Intoxicacion por alcanfor en pediatria

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Intoxicacion por alcanfor en pediatria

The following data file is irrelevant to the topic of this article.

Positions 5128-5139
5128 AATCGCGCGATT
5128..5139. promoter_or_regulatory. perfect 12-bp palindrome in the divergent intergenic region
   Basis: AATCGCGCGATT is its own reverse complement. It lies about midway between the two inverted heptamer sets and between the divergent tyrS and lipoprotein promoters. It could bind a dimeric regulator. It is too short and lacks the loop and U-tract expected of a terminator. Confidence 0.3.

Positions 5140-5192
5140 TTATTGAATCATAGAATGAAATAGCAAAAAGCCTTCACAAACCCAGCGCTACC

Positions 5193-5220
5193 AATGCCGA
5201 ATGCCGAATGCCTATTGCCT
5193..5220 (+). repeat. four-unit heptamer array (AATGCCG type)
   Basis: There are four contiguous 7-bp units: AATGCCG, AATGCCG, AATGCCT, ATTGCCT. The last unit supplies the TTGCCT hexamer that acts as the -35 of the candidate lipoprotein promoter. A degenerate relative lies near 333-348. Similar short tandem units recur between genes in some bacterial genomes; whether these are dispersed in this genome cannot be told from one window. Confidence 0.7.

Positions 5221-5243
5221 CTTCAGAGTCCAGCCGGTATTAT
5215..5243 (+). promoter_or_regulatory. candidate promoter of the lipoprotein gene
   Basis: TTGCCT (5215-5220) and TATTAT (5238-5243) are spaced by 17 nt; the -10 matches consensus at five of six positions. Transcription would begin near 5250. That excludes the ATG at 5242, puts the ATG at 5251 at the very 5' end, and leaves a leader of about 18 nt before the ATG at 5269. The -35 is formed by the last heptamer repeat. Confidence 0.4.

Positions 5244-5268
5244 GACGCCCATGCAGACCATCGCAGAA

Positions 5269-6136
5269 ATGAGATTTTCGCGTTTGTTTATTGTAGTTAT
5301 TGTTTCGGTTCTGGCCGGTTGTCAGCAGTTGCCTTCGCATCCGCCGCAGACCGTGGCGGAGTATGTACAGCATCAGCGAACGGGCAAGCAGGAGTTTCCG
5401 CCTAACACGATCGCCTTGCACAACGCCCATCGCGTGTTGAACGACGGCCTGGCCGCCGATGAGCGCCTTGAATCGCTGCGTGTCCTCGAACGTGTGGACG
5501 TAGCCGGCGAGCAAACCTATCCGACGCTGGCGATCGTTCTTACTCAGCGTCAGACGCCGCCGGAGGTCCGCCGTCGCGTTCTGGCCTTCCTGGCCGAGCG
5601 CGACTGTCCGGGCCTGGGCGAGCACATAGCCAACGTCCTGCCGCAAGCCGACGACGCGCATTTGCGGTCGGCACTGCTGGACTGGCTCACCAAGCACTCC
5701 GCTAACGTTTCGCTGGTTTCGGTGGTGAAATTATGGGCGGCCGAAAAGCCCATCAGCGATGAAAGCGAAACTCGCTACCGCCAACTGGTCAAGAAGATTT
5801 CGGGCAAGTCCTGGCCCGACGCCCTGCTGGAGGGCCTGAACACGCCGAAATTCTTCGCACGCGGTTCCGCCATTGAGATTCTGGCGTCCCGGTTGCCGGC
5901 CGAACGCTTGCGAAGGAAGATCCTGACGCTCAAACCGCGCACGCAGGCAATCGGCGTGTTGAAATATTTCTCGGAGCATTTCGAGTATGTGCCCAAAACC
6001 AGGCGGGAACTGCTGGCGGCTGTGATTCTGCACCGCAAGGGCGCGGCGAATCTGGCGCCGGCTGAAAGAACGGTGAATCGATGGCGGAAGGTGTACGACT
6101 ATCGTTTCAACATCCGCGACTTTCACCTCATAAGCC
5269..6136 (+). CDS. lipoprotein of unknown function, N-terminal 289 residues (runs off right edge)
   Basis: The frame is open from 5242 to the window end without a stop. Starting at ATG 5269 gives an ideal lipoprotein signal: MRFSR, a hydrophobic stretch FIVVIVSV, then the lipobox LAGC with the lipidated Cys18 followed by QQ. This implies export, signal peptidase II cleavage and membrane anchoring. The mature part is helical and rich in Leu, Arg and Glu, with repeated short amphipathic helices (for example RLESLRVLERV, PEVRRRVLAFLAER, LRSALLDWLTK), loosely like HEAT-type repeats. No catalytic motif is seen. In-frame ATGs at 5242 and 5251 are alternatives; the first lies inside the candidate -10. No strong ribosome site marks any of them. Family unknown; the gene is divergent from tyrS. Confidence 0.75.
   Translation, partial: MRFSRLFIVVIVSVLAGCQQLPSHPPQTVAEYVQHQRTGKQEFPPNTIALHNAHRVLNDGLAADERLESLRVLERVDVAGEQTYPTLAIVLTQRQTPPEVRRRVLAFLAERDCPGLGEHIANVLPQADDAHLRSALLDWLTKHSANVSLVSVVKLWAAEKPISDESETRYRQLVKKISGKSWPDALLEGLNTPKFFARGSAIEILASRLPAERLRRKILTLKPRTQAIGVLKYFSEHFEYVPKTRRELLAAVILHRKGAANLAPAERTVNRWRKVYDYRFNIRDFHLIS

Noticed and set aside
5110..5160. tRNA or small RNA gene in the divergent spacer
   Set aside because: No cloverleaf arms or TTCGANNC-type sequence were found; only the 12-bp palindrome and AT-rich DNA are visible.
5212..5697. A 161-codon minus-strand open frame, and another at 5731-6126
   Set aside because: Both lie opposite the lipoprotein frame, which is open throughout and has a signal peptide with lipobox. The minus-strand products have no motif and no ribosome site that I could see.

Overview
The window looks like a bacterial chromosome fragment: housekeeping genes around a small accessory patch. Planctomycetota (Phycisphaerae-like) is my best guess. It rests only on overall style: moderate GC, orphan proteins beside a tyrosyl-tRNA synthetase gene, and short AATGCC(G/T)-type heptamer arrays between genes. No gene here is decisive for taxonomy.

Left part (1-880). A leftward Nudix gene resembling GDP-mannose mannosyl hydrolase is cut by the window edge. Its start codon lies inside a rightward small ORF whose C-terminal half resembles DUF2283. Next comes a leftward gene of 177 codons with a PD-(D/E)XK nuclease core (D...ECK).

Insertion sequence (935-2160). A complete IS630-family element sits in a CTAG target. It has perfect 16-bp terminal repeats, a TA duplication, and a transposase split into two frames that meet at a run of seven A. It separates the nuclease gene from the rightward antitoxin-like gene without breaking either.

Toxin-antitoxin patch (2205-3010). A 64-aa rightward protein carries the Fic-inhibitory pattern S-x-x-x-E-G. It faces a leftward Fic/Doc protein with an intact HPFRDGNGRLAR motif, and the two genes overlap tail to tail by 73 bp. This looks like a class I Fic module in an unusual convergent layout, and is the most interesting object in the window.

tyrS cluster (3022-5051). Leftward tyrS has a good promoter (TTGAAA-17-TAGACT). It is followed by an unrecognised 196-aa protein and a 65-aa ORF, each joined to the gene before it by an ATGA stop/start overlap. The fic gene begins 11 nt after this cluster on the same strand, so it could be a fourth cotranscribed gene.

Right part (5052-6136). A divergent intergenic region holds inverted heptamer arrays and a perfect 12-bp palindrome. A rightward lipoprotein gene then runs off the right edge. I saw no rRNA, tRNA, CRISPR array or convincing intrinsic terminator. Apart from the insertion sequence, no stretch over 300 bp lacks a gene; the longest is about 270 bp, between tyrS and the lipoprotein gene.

1. 1. A Cluster of Children With Seizures Caused by Camphor Poisoning Hnin Khine, Don Weiss, Nathan Graber, Robert S. Hoffman, Nora Esteban-Cruciani and Jeffrey R. Avner Pediatrics 2009;123;1269-1272 DOI: 10.1542/peds.2008-2097 The online version of this article, along with updated information and services, is located on the World Wide Web at: http://www.pediatrics.org/cgi/content/full/123/5/1269 PEDIATRICS is the official journal of the American Academy of Pediatrics. A monthly publication, it has been published continuously since 1948. PEDIATRICS is owned, published, and trademarked by the American Academy of Pediatrics, 141 Northwest Point Boulevard, Elk Grove Village, Illinois, 60007. Copyright © 2009 by the American Academy of Pediatrics. All rights reserved. Print ISSN: 0031-4005. Online ISSN: 1098-4275. Downloaded from www.pediatrics.org by on August 16, 2010